On October 27, 2010, the European Union adopted a sanctions regime against the Islamic Republic of Iran in furtherance of diplomatic efforts to find a negotiated solution to ensure that the country's nuclear program is exclusively for peaceful purposes. Regulation 961/2010[1] ("the Regulation") implements Common Foreign and Security Policy Decision 2010/413/CFSP[2] and United Nations Security Council Resolution 1929.[3] It repeals and replaces the previous European Union regulation imposing sanctions on Iran (Regulation 423/2007/EC).[4]

In particular, the Regulation contains a prohibition on the sale, supply, transfer or export of dual-use goods and technology. The Regulation also restricts trade with Iran in relation to the following important sectors: investment; the oil and gas industry; uranium mining; the insurance and bonds sector; the financial services industry; and transport. Moreover, the Regulation provides for the freezing of funds of certain named individuals and entities designated by the United Nations Security Council Sanctions Committee.

Dual-Use Goods

The Regulation brings dual-use goods within the ambit of the sanctions regime in so broad a manner as to prohibit the sale or export of the vast majority of the categories of goods contained in the Dual-Use Regulation.[5] Dual-use goods are defined as items that can be used for both civil and military purposes, including non-explosive uses, and that assist in any way the manufacture of nuclear weapons or other nuclear explosive devices. "Equipment which might be used for internal repression" is now also included within the extended trade prohibition.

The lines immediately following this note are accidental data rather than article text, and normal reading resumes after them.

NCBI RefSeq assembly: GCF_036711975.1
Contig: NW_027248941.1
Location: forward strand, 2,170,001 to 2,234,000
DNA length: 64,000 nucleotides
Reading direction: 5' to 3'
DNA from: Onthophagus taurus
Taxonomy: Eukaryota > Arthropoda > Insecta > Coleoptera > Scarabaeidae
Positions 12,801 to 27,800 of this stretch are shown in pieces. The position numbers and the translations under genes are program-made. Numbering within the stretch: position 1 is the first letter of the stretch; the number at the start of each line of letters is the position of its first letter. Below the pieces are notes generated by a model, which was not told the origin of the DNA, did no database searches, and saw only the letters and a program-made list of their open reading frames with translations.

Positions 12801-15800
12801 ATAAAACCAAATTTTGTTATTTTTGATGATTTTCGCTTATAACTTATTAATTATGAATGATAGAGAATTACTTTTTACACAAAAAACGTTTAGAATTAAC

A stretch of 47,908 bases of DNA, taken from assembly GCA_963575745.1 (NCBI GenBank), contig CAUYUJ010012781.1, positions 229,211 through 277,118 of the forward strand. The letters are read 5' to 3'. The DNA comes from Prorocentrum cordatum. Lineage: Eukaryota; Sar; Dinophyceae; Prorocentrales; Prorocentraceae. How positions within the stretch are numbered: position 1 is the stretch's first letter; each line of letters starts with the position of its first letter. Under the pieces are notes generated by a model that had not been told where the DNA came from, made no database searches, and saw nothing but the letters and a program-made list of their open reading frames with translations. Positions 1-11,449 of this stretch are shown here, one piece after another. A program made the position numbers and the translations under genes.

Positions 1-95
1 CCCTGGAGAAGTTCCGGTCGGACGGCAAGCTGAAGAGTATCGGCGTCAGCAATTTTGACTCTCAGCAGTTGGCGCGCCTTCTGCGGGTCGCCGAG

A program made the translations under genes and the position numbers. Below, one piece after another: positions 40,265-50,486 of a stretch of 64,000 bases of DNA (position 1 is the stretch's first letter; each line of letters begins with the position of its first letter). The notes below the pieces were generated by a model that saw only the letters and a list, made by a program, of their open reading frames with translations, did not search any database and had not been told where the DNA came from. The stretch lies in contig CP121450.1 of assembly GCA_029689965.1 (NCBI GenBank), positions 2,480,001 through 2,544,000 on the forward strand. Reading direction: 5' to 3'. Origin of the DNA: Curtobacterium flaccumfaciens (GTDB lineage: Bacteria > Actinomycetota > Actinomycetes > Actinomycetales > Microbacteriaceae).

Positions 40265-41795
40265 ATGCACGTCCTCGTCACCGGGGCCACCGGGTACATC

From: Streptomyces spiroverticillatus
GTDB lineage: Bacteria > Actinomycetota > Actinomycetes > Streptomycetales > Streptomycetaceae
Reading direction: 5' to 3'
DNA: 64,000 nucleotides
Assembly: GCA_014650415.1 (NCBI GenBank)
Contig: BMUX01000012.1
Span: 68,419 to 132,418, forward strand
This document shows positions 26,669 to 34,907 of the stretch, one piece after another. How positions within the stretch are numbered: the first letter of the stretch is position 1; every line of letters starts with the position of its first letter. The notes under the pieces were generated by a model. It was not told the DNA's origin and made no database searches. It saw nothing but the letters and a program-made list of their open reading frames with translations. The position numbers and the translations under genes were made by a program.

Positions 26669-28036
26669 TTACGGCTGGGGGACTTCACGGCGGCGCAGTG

Investments

The Regulation proscribes investment in any Iranian enterprise engaged in the production of prohibited goods or technology. The extension of financial loans, the creation of joint ventures or acquisition of Iranian enterprises are thus all subject to the prohibition. "Iranian enterprises" are inclusively defined as any legal person, entity or body having its registered office in Iran, or any legal person, entity or body, inside or outside Iran, owned or controlled directly or indirectly by the Iranian State or any natural or legal person established in Iran.

Oil and Gas

The Regulation forbids the sale, supply, transport or export of any technology or equipment relevant to the oil and gas industry to any Iranian person or for use in Iran. The Regulation also prohibits the financing of any Iranian person, entity or body engaged in the exploration or production of crude oil and natural gas, the refining of fuels or the liquefaction of natural gas.

Insurance and Bonds

The Regulation prohibits the insurance or reinsurance of any Iranian body or entity. It also prohibits the insurance of natural persons acting as the representative of one of the former bodies or entities, except where the natural person is acting in a private capacity. In addition, it is forbidden to sell or purchase, either directly or indirectly, publicly issued or guaranteed bonds either to or from any Iranian person, entity or body since the date of the initial Common Foreign and Security Policy Decision, 26 July 2010.

Financial Services